With the work nearly complete, the multi-million building “shuffle” project has run about $1.050 million over its $7 million budget, estimates David Campbell, chairman of the Board of Education’s Central Office/Mather Community Center Building Committee.

The costs of the project climbed after problems emerged with Dappreio Construction, the contractor hired to revamp the building at 35 Leroy Ave. and the Mather Center — which went out of business in the spring of 2013 with the project half finished.

The final tally for the three-part project included additional design and engineering fees required after Dappreio dropped out of the project,Campbell told the Board of Selectmen at their regular meeting.

The need to change the design of the Mather Center cost an additional $100,000 in funds from QA Architects, $53,000 in fees to redesign heating and cooling systems at the two buildings, and $135,000 in additional fees to settle legal disputes and complications involving Dappreio, Campbell said.

“The overages were on fees to the architects and engineers,” Campbell said. “One of the things that happened is when we realized the problems we were having at 35 Leroy Ave., we hired a new engineer to redesign the system for (the Mather Center) and it turned out to work well.”

The rebuilding effort, which began during Campbell’s tenure as first selectman, involved a wider plan to swap locations moving the Board of Education from Town Hall space to the town’s former library at 35 Leroy Ave., clearing space at Town Hall to be remodeled into the Mather Center, a combination senior and community center. The town’s former senior center at 30 Edgerton St. is slated to be demolished.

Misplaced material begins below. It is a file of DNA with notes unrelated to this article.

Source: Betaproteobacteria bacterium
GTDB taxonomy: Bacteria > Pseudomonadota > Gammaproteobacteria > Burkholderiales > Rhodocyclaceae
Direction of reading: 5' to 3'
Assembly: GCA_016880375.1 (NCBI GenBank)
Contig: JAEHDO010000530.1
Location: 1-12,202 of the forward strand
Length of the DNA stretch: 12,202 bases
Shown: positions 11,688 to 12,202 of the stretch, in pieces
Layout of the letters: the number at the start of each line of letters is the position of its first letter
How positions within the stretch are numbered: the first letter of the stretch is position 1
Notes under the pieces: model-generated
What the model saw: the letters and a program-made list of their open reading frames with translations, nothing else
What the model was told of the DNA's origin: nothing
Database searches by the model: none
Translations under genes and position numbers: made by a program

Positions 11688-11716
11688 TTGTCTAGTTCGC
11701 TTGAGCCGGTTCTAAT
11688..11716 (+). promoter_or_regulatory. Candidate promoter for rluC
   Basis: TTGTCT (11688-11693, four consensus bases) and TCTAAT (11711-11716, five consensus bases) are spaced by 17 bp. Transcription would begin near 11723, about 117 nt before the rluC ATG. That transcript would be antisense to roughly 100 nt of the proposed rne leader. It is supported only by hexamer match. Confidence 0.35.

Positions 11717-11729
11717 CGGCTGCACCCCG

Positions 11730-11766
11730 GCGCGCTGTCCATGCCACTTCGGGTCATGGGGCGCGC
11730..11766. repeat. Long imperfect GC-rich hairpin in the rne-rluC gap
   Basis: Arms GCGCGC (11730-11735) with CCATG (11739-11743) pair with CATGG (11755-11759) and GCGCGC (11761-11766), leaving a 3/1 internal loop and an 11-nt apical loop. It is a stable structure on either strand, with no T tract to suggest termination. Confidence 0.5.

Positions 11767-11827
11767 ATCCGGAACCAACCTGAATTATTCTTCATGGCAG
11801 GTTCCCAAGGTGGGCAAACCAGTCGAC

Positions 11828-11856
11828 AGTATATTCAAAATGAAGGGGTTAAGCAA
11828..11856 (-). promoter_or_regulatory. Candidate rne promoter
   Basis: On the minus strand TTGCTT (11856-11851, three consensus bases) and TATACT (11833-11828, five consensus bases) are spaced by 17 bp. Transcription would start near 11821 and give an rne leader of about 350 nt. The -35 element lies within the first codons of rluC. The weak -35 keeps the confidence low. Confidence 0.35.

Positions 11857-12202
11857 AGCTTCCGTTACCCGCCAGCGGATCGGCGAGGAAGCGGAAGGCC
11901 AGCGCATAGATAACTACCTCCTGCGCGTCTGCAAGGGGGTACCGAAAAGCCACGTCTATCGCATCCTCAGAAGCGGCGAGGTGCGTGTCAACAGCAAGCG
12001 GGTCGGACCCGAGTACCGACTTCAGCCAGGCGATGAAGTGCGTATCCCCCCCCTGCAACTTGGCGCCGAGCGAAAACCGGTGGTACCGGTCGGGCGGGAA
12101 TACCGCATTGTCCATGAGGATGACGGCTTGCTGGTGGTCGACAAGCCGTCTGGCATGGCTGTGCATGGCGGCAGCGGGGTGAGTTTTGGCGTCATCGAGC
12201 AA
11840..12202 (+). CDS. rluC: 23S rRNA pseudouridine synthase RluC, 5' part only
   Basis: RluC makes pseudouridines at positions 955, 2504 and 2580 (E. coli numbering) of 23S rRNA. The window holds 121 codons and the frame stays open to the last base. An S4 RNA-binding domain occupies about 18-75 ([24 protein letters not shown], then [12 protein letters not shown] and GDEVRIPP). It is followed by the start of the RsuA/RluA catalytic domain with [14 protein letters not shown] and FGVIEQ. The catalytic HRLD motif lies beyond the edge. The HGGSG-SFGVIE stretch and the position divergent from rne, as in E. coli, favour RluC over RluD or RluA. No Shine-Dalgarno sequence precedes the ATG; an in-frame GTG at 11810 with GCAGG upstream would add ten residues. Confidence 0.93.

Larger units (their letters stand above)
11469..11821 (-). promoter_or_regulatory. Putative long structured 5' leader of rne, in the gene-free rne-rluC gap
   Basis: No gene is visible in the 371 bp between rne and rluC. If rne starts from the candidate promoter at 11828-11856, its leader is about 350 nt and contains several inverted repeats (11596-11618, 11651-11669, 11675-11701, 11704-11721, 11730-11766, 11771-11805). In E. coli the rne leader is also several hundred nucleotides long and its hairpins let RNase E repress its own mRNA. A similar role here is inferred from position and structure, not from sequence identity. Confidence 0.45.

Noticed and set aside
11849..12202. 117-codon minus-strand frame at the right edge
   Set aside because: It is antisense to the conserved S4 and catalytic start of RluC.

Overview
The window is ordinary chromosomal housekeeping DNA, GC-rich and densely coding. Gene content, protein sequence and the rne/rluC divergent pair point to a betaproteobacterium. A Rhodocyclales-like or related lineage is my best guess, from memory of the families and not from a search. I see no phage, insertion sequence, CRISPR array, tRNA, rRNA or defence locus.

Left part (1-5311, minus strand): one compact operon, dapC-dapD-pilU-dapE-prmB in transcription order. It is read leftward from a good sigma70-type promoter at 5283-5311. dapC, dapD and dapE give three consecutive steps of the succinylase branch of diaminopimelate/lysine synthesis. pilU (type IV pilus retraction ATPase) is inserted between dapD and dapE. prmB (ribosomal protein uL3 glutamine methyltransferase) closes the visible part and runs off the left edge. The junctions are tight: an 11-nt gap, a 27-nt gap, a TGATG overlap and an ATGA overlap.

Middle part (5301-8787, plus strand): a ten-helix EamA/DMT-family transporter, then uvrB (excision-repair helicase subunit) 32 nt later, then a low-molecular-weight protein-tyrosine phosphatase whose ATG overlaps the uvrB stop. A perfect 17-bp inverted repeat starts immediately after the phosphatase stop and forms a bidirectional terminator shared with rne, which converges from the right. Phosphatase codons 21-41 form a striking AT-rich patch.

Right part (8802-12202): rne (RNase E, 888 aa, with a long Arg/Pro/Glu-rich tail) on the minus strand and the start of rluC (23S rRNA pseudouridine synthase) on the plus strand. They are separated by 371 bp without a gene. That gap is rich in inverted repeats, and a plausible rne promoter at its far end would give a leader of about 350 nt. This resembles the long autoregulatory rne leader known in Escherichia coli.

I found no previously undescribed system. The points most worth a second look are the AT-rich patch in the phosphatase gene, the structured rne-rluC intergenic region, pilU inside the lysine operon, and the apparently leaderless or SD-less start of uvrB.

Other contributors to the overruns were the caused by needing to pay some fees twice because Dappreio’s shut down, and at least another $60,000 to remove asbestos from a crawl space at the Mather Center that was not known about when the project began, Campbell said.

The town is expected to recover about $600,000 from the state for the project toward covering the work on 35 Leroy Ave. to create a new school district headquarters.

The Darien Public Schools administration moved into 35 Leroy Ave. in spring 2013, and the new senior center opened last July.

The overruns do not include $220,000 approved to install a new heating system for 35 Leroy Ave. and $440,000 to demolish the 60-year-old senior center building at 30 Edgerton St..

The town had until this year been waiting for the Board of Education to decide whether it wished to use the former senior center building, with the board ultimately deciding they did not want to take back the property.

Elizabeth Paris, the director of the senior program at the Mather Center, said Tuesday that since the move from the 30 Edgerton St. building to the new center last July, senior center membership has surged from 739 to 1,189 members.

Five years ago at the Edgerton Street facility, memberships stood at 220 people, Paris said. She credited much of the growth to an expansion of educational programs in everything from art and computers and woodworking.

“We built up fantastic programs over time but moving into a beautiful space in the new building has really boosted membership,” Paris said.